WhatsApp Grocery Shopping Is Huge In Brazil, And This Latinx Startup Wants To Take Over

Since its launch in 2009, WhatsApp has intensified instant messaging and made communicating easier for families, friends, and companies.

But in most recent years, particularly during the pandemic, it’s being used for much more.

Teachers in Africa took advantage of the platform during the lockdowns when schools were shut.

Data from a study conducted by Sabinet analyzed a WhatsApp group of 24 economics teachers and three lead teachers (heads of departments) from 15 schools in Kwazulu-Natal province, South Africa and a focus group interview was thematically analyzed to present findings.

Multimedia messages such as photos, videos, audio, documents, and text messages shared on the WhatsApp group platform between 2017 and 2018 revealed that teachers used the platform as an online community of practice.

Hence, the use of WhatsApp promotes regular and appropriate forms of professional development that can be accessed at any time for classroom practices, according to the study.

The teachers also received support from colleagues and lead teachers when faced with classroom challenges.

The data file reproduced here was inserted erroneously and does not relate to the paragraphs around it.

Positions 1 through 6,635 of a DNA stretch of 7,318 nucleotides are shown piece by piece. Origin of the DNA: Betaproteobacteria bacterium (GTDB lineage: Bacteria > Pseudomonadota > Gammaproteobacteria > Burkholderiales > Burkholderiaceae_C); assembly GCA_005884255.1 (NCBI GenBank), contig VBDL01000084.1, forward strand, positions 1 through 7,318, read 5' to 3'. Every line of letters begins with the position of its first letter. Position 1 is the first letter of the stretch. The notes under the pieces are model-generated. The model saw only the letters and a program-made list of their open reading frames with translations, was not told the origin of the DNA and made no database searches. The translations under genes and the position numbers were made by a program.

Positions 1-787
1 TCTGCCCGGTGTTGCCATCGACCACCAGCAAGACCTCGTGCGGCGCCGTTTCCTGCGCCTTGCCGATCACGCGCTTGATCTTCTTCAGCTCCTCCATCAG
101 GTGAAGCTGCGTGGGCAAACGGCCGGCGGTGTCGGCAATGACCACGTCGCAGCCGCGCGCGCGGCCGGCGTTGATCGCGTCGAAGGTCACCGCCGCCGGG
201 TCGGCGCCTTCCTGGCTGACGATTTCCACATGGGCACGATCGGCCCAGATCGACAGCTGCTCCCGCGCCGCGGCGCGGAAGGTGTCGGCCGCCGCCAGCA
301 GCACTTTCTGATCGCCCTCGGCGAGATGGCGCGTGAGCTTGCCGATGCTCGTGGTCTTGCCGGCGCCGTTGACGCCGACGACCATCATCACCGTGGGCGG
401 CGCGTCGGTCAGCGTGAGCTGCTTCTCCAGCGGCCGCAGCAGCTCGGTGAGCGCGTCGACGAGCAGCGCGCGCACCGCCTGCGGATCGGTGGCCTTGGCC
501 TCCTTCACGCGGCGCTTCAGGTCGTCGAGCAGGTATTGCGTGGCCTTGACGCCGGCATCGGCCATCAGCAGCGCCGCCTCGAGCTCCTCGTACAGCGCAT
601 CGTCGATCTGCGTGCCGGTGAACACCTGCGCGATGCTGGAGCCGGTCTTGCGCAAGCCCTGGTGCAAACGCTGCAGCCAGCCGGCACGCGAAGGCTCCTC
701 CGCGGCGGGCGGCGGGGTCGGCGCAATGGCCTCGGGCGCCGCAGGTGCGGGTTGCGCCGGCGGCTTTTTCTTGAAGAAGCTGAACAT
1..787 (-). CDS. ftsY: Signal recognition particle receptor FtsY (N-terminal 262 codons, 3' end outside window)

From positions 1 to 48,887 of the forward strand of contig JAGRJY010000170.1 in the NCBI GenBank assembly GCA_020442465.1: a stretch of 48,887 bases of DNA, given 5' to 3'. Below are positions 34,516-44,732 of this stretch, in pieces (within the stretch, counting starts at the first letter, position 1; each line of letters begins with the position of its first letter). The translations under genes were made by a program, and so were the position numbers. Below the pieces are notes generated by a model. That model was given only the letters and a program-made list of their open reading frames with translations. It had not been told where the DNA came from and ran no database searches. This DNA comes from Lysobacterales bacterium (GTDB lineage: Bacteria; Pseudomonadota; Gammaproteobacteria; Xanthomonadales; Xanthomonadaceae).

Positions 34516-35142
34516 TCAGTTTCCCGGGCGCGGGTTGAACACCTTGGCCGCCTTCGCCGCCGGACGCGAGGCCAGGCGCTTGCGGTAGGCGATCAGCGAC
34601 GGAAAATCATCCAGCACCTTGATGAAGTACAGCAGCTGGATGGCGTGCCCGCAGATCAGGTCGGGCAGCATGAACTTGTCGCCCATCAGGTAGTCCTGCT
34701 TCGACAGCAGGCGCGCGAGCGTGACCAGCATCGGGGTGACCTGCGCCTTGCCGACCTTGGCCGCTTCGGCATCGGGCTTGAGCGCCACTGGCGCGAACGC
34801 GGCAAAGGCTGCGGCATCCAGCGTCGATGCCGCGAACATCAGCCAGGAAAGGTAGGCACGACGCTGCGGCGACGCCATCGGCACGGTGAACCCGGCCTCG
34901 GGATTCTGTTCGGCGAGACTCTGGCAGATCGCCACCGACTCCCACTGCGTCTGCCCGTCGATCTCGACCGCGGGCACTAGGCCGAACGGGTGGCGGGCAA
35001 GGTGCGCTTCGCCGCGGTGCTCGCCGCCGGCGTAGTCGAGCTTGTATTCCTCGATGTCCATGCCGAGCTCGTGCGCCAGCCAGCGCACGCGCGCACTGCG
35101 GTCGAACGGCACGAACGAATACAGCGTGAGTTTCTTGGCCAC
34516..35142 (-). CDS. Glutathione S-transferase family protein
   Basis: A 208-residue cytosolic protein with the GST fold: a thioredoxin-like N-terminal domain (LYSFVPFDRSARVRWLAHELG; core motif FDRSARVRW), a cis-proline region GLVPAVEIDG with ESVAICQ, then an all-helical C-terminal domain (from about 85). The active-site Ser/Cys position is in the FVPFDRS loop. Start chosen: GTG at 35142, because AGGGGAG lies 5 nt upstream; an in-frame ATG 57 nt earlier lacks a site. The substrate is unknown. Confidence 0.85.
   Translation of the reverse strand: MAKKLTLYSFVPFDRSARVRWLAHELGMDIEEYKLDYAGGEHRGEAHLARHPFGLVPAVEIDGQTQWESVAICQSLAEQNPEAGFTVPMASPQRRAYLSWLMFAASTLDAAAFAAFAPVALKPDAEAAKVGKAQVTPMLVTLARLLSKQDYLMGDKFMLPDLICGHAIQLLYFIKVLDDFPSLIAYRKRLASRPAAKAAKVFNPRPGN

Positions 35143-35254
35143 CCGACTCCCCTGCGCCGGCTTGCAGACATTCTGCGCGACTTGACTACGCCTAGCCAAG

In Brazil, however, Whatsapp is being used in a different way.

Trela, a startup that connects food vendors to buyers on WhatsApp groups, boomed during the pandemic; when going outdoors was still risky, the service was indispensable to locals.

Trela’s CEO Guilherme Nazareth told Rest of World that he came up with the idea for the service in September 2020. That’s when Guilherme Alvarenga, who would become his co-founder, told him about a community-run WhatsApp sales group in his building in Nova Lima, Minas Gerais.

Back then, the group had 256 people, the maximum allowed by WhatsApp, and had a waiting list of over 100, reported the publication.

Although it’s not known how many people it has now and how many groups it has but the groups are reportedly in Belo Horizonte and Nova Lima, in Minas Gerais, and in São Paulo, Alphaville, and Osasco, in São Paulo state.

It plans to expand to Rio de Janeiro and Porto Alegre and recently received $25 million dollars in funding from a Series A round led by SoftBank.

CEO Nazareth has said that by charging a fee from its groups’ suppliers, Trela has reached an average growth rate of 45% a month, with a staff of 75 employees.

Before the change in name, it was called Zapt. Integrating with Whatsapp, Zapt made bulk purchasing easier for local communities in Brazil.

Bulk purchases enable buyers to save money on large quantities of goods, but smaller businesses or individuals often cannot access the initial capital to purchase these deals.

Using Zapt, individuals are able to band together to make purchases as a temporary group, allowing them to reap the financial benefits as a collective and save together on business costs.

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Abbianca Makoni

Abbianca Makoni is a content executive and writer at POCIT! She has years of experience reporting on critical issues affecting diverse communities around the globe.